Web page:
Shoah (Holocaust) Education Grant Application Form
For School District of La Crosse employees and anyone with a Google account — Google Doc
NOTE: You will begin by making a copy of the document into your own Google folder.
Other applicants, including organizations outside the School District of La Crosse — Use this Word Document
NOTE: You will begin by downloading a copy of the document to your computer.
In 2007, Maureen and Robert Freedland established this endowed fund in memory of their families and all others who perished in the Holocaust.
The fund has been established for the benefit of La Crosse Public School District students to advance their understanding of the “Shoah,” the systematic genocide against the Jewish people and other “undesirable” groups targeted for destruction by the Nazi regime in World War II.
Priority is given to educational activities concentrating on the Shoah (Holocaust) but related topics may be considered as long as a connection to the Holocaust is maintained.
The Freedlands established their perpetual fund at the La Crosse Community Foundation to support studies in the School District of La Crosse. In 2015, they established a second fund to make Holocaust education available throughout the region, including for private schools. For background on the two funds, download this flyer from the La Crosse Community Foundation.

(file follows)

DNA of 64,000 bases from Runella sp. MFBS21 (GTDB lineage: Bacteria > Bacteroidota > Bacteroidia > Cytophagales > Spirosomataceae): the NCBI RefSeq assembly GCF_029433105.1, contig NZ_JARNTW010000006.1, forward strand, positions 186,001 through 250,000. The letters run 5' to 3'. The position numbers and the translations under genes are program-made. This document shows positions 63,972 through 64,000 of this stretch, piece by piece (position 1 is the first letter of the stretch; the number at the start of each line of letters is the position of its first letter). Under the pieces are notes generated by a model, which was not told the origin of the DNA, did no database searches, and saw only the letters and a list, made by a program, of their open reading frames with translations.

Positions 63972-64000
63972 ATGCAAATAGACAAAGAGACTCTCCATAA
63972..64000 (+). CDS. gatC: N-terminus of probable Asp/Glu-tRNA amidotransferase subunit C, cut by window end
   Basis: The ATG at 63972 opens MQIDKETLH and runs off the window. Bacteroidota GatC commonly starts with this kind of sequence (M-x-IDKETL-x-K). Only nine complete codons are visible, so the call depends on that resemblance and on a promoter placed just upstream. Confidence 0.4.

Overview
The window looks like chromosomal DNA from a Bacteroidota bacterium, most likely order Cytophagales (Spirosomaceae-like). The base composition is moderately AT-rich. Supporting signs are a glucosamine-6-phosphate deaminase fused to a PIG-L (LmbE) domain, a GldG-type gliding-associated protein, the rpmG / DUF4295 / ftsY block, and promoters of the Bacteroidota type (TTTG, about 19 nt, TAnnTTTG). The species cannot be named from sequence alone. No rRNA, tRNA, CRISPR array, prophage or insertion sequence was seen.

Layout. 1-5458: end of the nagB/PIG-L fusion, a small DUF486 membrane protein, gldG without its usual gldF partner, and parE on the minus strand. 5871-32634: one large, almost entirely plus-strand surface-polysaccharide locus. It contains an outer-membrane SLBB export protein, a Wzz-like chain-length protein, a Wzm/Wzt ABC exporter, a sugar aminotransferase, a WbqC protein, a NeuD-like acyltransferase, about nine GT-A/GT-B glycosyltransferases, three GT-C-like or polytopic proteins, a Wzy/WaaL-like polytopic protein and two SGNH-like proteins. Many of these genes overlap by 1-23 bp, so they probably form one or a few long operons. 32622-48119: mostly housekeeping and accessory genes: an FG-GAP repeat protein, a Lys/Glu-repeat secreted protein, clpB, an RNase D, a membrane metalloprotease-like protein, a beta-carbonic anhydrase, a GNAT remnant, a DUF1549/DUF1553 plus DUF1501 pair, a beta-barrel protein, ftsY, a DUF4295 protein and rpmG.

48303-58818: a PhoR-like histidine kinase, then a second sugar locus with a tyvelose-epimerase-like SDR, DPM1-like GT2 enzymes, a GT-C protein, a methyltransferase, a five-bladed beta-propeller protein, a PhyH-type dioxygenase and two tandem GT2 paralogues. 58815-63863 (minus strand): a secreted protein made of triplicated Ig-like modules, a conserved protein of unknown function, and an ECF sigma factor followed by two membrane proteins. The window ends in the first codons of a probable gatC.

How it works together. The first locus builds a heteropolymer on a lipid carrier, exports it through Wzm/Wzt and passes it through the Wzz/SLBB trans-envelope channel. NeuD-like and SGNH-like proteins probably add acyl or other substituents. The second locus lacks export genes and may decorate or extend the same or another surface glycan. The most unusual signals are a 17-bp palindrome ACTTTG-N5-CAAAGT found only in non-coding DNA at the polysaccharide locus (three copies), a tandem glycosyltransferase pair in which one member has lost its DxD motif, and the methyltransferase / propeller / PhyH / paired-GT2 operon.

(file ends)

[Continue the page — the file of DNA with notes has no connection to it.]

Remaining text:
Requests for the LPEF Shoah Studies grants are accepted throughout the year, but are limited based on available funding. You may want to contact the LPEF office prior to applying to determine if funding is still available. For more information about applying for a Freedland Fund Shoah Grant:
- District staff should click here.
- Applicants from outside the staff should click here.
Here are some of the most recent Shoah Studies grants:
- $2,870 to fund the purchase of new materials for use in Holocaust studies curriculum for 7th grade social studies, plus high school US and World history courses. The curriculum is being developed by a team of teachers including: Bobbi Gillitzer, Eric Martin, Jeanne Halderson, Scott Bagniefski, Brad Masche, Ben Hamburger and Christina Fenton.
- $2,070 to Jeanne Halderson and 7th-grade teachers at Longfellow Middle School to attend the Viterbo University Holocaust Educator Training and to purchase related materials.
- $1,160 to Scott Bagniefski and teachers at Lincoln Middle School to attend the Viterbo Holocaust Educator Training.
- $1,135 to Jill Gorell and the 8th-grade unit at Logan Middle School for purchase of books and support for a presentation by Tim Scott, an attorney and frequent speaker on understanding the Holocaust and how it relates to current events.
- $2,084 to Scott Bagniefski and a team at Lincoln Middle School for purchase of books, a community presentation by Tim Scott and an opportunity for some teachers to attend the Viterbo Holocaust Educator Training.
About Jean Feran
Holocaust survivor Jean Feran died in July 2016. Click here to read her inspiring story.
About Fred Feran
Fred Feran died in February 2010. See his obituary here. To see an inspiring 5-minute video about Fred Feran, Olympic Torch Bearer, click on the image at right. Two days before heading to the 1936 Olympics in Berlin to run the 1500 for Czechoslovakia, Fred Feran (bearded man in center of photo) decided to join the multinational boycott of the Olympics. Instead, during World War II, Fred left home to survive. In 2002, he had the opportunity to run for the Olympics – carrying the Olympic torch through the French Quarter as it made its way to Salt Lake City for the Winter Olympics. Video produced by Scott M. Freebairn, Video West Productions, Salt Lake City, for the 2002 Winter Olympic Games.